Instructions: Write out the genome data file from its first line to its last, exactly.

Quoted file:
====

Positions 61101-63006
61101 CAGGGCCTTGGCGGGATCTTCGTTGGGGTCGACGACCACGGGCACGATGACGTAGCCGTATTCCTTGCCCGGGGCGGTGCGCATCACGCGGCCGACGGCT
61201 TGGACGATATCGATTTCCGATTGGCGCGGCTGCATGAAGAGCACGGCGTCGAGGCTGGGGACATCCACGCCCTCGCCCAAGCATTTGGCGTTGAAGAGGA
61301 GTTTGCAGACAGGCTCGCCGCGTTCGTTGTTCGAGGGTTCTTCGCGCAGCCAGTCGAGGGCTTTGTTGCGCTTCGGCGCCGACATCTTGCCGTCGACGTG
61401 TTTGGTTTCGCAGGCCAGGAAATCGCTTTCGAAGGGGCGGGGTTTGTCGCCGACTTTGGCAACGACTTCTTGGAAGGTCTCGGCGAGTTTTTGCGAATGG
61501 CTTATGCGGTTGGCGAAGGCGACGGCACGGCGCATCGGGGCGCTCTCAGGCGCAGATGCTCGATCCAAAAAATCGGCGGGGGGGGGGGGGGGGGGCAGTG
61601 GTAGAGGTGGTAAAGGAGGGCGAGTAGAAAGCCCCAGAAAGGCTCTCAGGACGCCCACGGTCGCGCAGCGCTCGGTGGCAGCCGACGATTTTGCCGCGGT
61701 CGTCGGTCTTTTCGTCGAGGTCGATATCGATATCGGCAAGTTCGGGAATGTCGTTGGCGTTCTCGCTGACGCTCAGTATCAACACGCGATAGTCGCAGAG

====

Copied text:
Positions 61101-63006
61101 CAGGGCCTTGGCGGGATCTTCGTTGGGGTCGACGACCACGGGCACGATGACGTAGCCGTATTCCTTGCCCGGGGCGGTGCGCATCACGCGGCCGACGGCT
61201 TGGACGATATCGATTTCCGATTGGCGCGGCTGCATGAAGAGCACGGCGTCGAGGCTGGGGACATCCACGCCCTCGCCCAAGCATTTGGCGTTGAAGAGGA
61301 GTTTGCAGACAGGCTCGCCGCGTTCGTTGTTCGAGGGTTCTTCGCGCAGCCAGTCGAGGGCTTTGTTGCGCTTCGGCGCCGACATCTTGCCGTCGACGTG
61401 TTTGGTTTCGCAGGCCAGGAAATCGCTTTCGAAGGGGCGGGGTTTGTCGCCGACTTTGGCAACGACTTCTTGGAAGGTCTCGGCGAGTTTTTGCGAATGG
61501 CTTATGCGGTTGGCGAAGGCGACGGCACGGCGCATCGGGGCGCTCTCAGGCGCAGATGCTCGATCCAAAAAATCGGCGGGGGGGGGGGGGGGGGGCAGTG
61601 GTAGAGGTGGTAAAGGAGGGCGAGTAGAAAGCCCCAGAAAGGCTCTCAGGACGCCCACGGTCGCGCAGCGCTCGGTGGCAGCCGACGATTTTGCCGCGGT
61701 CGTCGGTCTTTTCGTCGAGGTCGATATCGATATCGGCAAGTTCGGGAATGTCGTTGGCGTTCTCGCTGACGCTCAGTATCAACACGCGATAGTCGCAGAG